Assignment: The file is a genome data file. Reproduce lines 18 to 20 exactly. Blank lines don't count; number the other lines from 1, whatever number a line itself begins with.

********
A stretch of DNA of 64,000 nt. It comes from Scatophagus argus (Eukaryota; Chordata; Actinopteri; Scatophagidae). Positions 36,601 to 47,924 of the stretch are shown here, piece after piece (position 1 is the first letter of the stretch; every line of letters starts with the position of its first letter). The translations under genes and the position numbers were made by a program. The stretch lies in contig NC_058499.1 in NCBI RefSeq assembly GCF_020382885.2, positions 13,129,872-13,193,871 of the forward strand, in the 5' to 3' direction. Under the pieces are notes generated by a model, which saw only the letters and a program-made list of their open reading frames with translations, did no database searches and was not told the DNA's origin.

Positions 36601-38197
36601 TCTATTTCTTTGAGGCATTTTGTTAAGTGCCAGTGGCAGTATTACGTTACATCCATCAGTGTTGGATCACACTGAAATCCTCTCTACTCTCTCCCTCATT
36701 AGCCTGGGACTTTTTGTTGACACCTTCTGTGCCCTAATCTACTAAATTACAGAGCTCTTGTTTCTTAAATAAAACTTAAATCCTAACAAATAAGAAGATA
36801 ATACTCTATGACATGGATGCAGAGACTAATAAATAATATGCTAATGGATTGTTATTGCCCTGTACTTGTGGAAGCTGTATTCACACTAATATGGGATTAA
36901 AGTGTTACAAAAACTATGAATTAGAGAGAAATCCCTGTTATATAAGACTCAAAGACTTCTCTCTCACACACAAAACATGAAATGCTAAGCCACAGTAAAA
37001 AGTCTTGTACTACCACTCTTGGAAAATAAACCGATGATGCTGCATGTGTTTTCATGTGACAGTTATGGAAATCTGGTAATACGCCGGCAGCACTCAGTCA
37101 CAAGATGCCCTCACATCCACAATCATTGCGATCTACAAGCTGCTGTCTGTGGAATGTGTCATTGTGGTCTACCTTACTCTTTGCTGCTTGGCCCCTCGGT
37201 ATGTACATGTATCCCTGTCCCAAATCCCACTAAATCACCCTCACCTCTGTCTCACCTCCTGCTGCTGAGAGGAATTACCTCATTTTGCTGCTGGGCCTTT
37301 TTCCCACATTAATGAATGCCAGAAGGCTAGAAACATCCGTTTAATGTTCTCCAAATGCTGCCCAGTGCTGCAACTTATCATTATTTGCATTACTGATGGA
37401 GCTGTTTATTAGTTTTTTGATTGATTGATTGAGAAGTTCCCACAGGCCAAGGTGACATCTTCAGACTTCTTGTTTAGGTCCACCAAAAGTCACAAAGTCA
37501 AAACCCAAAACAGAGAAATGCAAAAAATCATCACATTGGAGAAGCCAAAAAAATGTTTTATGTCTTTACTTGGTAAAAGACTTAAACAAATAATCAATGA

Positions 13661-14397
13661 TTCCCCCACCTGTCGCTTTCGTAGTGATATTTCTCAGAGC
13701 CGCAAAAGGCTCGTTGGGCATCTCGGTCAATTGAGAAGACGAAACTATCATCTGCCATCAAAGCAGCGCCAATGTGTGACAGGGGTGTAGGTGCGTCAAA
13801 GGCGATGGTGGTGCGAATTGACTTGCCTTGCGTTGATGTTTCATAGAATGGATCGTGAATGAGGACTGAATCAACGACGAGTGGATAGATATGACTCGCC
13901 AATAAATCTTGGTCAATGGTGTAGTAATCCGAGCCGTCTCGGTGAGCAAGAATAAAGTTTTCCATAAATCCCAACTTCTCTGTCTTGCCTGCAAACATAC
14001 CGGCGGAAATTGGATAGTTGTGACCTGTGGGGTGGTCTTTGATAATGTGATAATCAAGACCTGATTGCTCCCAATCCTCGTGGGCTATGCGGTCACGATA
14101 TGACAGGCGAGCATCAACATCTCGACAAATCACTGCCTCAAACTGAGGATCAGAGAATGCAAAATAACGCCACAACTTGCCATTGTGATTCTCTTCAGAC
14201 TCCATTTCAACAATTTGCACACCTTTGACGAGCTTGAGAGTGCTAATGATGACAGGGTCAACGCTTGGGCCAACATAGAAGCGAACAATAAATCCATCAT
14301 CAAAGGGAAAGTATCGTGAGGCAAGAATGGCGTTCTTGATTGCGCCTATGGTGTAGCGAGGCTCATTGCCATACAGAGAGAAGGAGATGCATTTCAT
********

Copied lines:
14001 CGGCGGAAATTGGATAGTTGTGACCTGTGGGGTGGTCTTTGATAATGTGATAATCAAGACCTGATTGCTCCCAATCCTCGTGGGCTATGCGGTCACGATA
14101 TGACAGGCGAGCATCAACATCTCGACAAATCACTGCCTCAAACTGAGGATCAGAGAATGCAAAATAACGCCACAACTTGCCATTGTGATTCTCTTCAGAC
14201 TCCATTTCAACAATTTGCACACCTTTGACGAGCTTGAGAGTGCTAATGATGACAGGGTCAACGCTTGGGCCAACATAGAAGCGAACAATAAATCCATCAT